Amid Boston Overdose Crisis, a Pair of Harvard Students Are Bringing Narcan to the Red Line
At First Cambridge City Council Election Forum, Candidates Clash Over Building Emissions
Harvard’s Updated Sustainability Plan Garners Optimistic Responses from Student Climate Activists
‘Sunroof’ Singer Nicky Youre Lights Up Harvard Yard at Crimson Jam
‘The Architect of the Whole Plan’: Harvard Law Graduate Ken Chesebro’s Path to Jan. 6
In the latest of Netflix’s forays into television, writers Amanda Peet and Annie Julia Wyman (who completed her PhD in English at Harvard in 2017) crafted “The Chair,” a new miniseries offering an engaging, critical take on the struggles that people of color still face within the ivory towers of higher education. “The Chair” follows savvy professor Ji-Yoon Kim (Sandra Oh) as she is promoted to chair of the English department at Pembroke University, a fictionalized Ivy League-type institution. Delving into her struggles with a fickle love life, an aging and failing department and the difficulties of single motherhood, the show goes far beyond solely focusing on inequality within academia. With its six strikingly short, thirty-minute episodes, “The Chair” does an excellent job of leaving audiences wanting more.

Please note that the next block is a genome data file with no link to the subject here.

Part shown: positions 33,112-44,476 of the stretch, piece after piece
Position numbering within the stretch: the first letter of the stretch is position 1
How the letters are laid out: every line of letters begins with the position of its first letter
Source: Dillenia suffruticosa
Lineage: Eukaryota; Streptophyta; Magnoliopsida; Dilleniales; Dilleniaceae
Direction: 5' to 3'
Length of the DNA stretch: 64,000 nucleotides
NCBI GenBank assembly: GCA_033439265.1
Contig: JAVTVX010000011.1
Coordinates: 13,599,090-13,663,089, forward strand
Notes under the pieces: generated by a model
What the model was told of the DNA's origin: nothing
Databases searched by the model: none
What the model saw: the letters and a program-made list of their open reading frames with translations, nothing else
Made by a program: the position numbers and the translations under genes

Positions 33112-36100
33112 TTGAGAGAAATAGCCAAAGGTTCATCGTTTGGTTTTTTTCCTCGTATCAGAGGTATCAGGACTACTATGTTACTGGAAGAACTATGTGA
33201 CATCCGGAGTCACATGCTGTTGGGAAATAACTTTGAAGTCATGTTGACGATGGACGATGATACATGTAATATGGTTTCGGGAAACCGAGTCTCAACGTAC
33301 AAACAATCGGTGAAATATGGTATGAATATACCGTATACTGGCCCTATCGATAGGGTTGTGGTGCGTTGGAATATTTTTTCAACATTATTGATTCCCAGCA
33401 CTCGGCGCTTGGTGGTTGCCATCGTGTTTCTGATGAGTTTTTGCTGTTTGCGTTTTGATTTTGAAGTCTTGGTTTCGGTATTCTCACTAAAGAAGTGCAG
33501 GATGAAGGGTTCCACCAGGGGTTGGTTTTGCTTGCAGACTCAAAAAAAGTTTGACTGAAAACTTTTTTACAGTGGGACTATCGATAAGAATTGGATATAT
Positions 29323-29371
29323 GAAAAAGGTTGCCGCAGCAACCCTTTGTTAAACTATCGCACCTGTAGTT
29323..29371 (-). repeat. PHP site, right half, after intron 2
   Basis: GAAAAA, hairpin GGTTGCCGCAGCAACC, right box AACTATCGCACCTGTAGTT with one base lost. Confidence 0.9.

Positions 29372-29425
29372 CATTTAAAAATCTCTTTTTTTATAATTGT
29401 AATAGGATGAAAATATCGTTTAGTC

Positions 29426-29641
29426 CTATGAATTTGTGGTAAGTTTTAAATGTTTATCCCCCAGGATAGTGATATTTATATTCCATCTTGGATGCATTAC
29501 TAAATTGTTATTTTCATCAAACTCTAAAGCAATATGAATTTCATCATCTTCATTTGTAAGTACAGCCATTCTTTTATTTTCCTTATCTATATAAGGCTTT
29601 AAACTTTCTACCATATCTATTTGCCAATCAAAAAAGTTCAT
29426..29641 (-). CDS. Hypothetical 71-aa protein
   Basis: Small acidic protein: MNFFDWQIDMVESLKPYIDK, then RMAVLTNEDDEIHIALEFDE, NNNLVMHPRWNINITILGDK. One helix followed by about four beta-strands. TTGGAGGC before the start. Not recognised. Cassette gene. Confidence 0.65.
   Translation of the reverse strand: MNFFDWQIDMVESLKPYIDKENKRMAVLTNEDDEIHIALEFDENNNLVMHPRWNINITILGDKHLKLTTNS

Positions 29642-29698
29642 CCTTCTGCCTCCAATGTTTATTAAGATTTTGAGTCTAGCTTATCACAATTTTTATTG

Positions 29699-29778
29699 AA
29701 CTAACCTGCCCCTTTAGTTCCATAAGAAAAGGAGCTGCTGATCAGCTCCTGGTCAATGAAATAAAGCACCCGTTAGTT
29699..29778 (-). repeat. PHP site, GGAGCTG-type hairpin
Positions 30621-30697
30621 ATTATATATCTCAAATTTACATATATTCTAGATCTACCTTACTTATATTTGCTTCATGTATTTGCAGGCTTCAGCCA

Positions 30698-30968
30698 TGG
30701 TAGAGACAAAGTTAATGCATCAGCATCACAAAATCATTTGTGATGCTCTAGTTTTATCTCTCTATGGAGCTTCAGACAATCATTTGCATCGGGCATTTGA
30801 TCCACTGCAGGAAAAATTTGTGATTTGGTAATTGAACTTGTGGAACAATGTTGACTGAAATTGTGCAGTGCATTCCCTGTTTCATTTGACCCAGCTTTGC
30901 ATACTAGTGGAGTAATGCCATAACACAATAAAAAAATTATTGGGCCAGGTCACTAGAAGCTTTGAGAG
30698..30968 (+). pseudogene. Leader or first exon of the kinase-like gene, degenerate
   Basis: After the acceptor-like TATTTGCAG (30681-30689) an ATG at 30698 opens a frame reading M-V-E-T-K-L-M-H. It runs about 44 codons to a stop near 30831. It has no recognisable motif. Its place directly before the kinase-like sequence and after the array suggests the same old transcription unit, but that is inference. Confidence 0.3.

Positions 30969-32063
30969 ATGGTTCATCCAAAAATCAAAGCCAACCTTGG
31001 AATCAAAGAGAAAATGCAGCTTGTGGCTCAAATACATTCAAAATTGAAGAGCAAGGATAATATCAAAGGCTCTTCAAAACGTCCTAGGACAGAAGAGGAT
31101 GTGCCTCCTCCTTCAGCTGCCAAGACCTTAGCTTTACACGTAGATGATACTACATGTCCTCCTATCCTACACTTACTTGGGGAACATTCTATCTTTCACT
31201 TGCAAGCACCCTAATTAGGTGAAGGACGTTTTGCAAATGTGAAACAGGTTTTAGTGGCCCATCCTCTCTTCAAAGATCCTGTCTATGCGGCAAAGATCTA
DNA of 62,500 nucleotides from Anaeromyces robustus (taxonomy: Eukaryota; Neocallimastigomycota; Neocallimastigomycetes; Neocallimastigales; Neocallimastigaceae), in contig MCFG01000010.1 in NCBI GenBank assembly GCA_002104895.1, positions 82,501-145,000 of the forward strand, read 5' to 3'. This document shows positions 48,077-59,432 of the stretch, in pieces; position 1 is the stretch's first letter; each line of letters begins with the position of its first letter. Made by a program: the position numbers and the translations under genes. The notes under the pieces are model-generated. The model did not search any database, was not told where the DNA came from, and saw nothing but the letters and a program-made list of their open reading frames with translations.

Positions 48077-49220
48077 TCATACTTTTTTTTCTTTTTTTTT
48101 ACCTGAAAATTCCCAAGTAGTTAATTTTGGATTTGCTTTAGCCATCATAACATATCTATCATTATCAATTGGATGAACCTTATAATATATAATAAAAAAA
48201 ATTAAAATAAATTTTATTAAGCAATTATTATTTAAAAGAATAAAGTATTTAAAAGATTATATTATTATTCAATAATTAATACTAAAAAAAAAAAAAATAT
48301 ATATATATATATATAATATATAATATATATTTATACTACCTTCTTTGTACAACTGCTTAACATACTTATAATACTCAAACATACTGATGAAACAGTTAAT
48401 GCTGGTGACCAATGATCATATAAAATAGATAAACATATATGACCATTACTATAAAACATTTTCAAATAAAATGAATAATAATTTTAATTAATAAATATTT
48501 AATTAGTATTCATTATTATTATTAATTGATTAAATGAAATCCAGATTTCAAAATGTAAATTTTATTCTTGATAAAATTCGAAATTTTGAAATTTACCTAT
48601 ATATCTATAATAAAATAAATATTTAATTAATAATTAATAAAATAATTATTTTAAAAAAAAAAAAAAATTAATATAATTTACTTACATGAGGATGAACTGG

The miniseries begins with an impressive yet hilarious introduction to the beautiful campus and its surrounding town. With the echoes of “Gloria in Excelsis Deo” ringing in the background, Ji-Yoon is first seen gawking at the immediate demands of her new position. She discovers that she is in over her head almost immediately, as not even her literal chair is functioning: It snaps almost as soon as she sits down.
While managing a department of mostly dated professors who lack the ability to relate to students passionate about life and their futures, Ji-Yoon also has to deal with one of the few professors not in the senior citizen category: Bill Dobson (Jay Duplass). This one man, still reeling from the loss of his wife, causes significant strife for Ji-Yoon as she takes the helm of the beloved English Department. Though their chemistry and possible romantic history are clear from their first scene together, it’s never fully explored. By the end of the season, Ji-Yoon and Bill’s relationship still does not come across as fleshed-out. It may be because of the nature of their positions as coworkers, or the showrunners’ reluctance to bog down their fast-moving dramedy with romantic backstories, but this aspect of the show feels unpolished, contrasting sharply from the rest of the well-curated production.
While the relationship between Bill and Ji-Yoon feels under-developed, it is the relationship between Bill and Ji-Yoon’s daughter Ju-Hee “Ju Ju” (Everly Carganilla) that perfectly captures the joy of childhood and portrays the amazing impact one great person can have on another’s life. Bill, although a burgeoning alcoholic and irresponsible father himself, treats Ju Ju with kindness and support. Bill takes her on adventures and helps watch her while Ji-Yoon is trapped at work, trying to manage the department’s challenges. This simple familial relationship is secondary within the show, but captures themes of redemption and friendship.